Adventures in RumFesting

After an hour or so at the UK RumFest, sampling a silly amount of rum, my friend Rob turns to me and says, “I think I’ve had enough rum.”

I respond, “Did you ever think you would say those words?”

It was Saturday, the 15th of October, and the first day of the UK RumFest, aka the Rum Experience. Large numbers of people turned out to crowd bars and tables set up in Kensington’s Olympia 2 in the name of a distilled liquid once made on sultry plantation land as a by-product of sugar, used as currency to trade for slaves, often associated with pirates, used in voodoo and santeria rituals and found in watermelon mojitos.

Rum: It’s a multi-purpose drink.

After a stout meal of Italian pizza in Notting Hill, my cohort Rob and I hopped a bus out to the RumFest and were immediately overwhelmed by a sense of, “Okay, what, where do we go?” Each bar had a sizeable crowd gathered around whatever table, counter, vintage truck, cargo box or pirate ship they were serving out of. It was a bit mental to just process the amount of people milling about and wandering around, but also to wrangle with the knowledge that, yes, there is alcohol here, and yes, we need to figure out how to get our hands on some.

But from where? The options abounded, and interestingly, the crowds were clustered around the more recognisable names in the rum biz: Mount Gay, Sailor Jerry’s, the Havana Club, Captain Morgan’s (who had the aforementioned pirate ship, natch). The crowds were also around the smaller places, actually. Okay, the crowds were everywhere, but a little less so at the Angostura counter, at least when we decided to make that our first little port of call for rum sampling.

I was familiar with Angostura bitters, having used them in homemade cocktail recipes before (see The Hangover After the Storm), but I wasn’t aware that Angostura made rum. The gentleman behind the counter wearing a black button-down shirt with the Angostura logo was quite amicable as he chatted with us about the different rums there were to try. I went for a sample of the darker rum, I think from their 1824 line, served up neat so I could taste the flavour of the rum.

With nice rummy chocolate tones and a bit of sweet molasses tang, my Angostura rum sample was delicious, and has remained a stand-out among the many other rums I sampled that day.

So. Many. Others.

We moved on from the Angostura counter and drifted over to a corner of the RumFest where there was a lot of activity. Ron Jeremy (yes, the Ron Jeremy) was on hand for photos at the kiosk for Ron de Jeremy, his namesake rum line.

“For Adults Only.”

The legend was only available at RumFest on Saturday, so Rob and I were lucky enough to have our list of celebrity sightings added to. He may be the biggest celebrity I’ve ever seen. No pun intended. Anyway, we had a taste of Ron de Jeremy (the rum, not the man) and it was okay, but not particularly outstanding. Still, that didn’t stop fans from buying bottles of Ron’s rum, and from getting photographed with Mr Jeremy. I posed for a photograph with Ron Jeremy, but alas I forgot to turn my camera on when I handed it to Rob. But he did kiss my cheek–a claim to fame my father back in Florida may have mixed feelings about. Or, as a friend of mine at work remarked after I told her about it, “Oh, where those lips have been!”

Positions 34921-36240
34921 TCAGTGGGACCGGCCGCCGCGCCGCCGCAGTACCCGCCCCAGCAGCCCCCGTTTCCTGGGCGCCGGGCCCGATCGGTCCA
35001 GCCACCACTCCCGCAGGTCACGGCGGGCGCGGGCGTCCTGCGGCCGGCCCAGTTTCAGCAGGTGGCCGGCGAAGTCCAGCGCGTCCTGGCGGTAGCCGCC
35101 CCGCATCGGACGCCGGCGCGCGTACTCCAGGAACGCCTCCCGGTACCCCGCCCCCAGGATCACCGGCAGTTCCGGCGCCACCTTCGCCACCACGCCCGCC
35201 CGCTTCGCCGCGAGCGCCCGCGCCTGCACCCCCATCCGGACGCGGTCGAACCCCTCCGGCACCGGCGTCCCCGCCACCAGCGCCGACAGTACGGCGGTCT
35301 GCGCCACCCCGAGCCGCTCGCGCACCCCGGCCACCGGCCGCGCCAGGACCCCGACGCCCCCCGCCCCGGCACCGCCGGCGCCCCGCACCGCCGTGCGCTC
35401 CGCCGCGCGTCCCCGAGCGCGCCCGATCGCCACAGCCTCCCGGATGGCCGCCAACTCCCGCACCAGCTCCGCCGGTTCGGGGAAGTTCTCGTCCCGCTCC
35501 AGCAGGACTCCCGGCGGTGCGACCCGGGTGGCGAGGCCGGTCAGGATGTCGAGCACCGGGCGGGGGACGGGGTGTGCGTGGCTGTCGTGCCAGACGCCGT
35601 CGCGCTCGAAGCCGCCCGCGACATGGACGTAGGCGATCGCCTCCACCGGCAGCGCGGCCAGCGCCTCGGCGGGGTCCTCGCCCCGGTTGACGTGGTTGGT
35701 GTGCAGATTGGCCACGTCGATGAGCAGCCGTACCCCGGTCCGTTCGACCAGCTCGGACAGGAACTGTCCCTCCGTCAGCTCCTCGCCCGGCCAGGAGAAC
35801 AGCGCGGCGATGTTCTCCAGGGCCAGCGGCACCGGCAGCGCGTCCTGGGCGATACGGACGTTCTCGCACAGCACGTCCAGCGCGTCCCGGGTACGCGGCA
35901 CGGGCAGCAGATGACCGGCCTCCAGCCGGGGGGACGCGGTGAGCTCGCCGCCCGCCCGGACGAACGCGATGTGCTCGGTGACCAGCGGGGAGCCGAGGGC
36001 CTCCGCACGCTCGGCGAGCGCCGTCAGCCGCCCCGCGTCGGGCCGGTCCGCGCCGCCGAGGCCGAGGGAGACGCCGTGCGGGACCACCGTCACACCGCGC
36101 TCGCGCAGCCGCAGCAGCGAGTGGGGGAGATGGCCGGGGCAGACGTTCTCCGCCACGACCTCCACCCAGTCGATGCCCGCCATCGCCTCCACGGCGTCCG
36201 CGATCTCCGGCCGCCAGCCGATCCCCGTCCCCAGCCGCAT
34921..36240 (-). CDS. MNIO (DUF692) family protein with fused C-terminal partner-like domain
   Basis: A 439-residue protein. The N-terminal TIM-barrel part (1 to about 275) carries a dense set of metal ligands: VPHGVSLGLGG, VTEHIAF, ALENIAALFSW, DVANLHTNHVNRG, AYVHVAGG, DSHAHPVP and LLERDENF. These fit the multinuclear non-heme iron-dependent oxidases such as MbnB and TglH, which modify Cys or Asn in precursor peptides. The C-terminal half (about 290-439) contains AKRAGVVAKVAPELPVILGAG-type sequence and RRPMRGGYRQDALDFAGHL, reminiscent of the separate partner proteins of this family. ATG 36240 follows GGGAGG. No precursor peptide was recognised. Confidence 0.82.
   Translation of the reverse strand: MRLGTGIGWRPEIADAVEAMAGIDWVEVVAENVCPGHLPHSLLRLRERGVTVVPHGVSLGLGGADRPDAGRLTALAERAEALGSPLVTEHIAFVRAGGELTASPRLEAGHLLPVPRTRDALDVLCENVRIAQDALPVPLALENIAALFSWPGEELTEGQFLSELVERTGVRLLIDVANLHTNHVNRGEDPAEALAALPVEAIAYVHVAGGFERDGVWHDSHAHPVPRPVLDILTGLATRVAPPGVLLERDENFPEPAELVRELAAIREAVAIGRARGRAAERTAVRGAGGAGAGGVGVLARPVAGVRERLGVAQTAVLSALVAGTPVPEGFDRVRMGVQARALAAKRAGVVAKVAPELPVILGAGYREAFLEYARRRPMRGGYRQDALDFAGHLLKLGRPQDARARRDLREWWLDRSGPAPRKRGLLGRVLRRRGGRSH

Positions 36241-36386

:::shudder:::

Emboldened by our brush with the Prince of Porn, we moved onward into the RumFest, finding ourselves before various other stalls for concoctions of cocktails, samples of rum (and one of cachaça) and ladles of punch served from a treasure chest.

We clustered along with others for samples, tastes, nips and sips and moved from little bar to little bar, with a quick wander downstairs to the lower level of the festival that lacked alcohol samples, so it was a lot less crowded. Still, it didn’t stop one festival attendee from snagging a sample from a bottle of Mount Gay left unattended at the Tropical Food Area, to the amusement of a man watching.

After a while, though, Rob and I felt like we saw all we needed to see and sipped all we needed to sip. Rob was tired of rum, I was tired of the taste of ginger beer, and we never got a coconut because the line was too long. We had finished festing and were in need of coffee to counteract the soporific effects of the rum we’d been drinking, as well as a respite from being around crowds–which didn’t quite happen when we wound up in Oxford Street afterwards, but oh well. At least we got coffee.

From the many rums I sampled, I found it interesting that yes, the variants between rum is quite amazing. Much like bourbon, rum is diverse in how it is distilled and spiced. My three favourite rums I sampled are below:

  1. The Kraken – My favourite out of all the rums I had, not only is the label badass, but the taste–a dark molasses/demerara flavour not overly spiced–is a quintessential rum taste that won me over. I’m looking to buy a bottle to use in holiday baking and drinking. Lots of drinking.
  2. Pyrat – It’s like bourbon and rum had a baby. The oak barrels that Pyrat is kept in definitely impart a flavour onto it unlike most rum available at the RumFest. Really unique.
  3. Angostura whatever-it-was – Presumably the 1824, but it could have been the 1919. Whatever one it was, it was nice.

I believe there are some people reading this who might be in a position to get me Christmas/New Year’s gifts…

Ahem.

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One thought on “Adventures in RumFesting

  1. Pingback: UK Rumfest 13-14 October 2012 « Tasty Fever!

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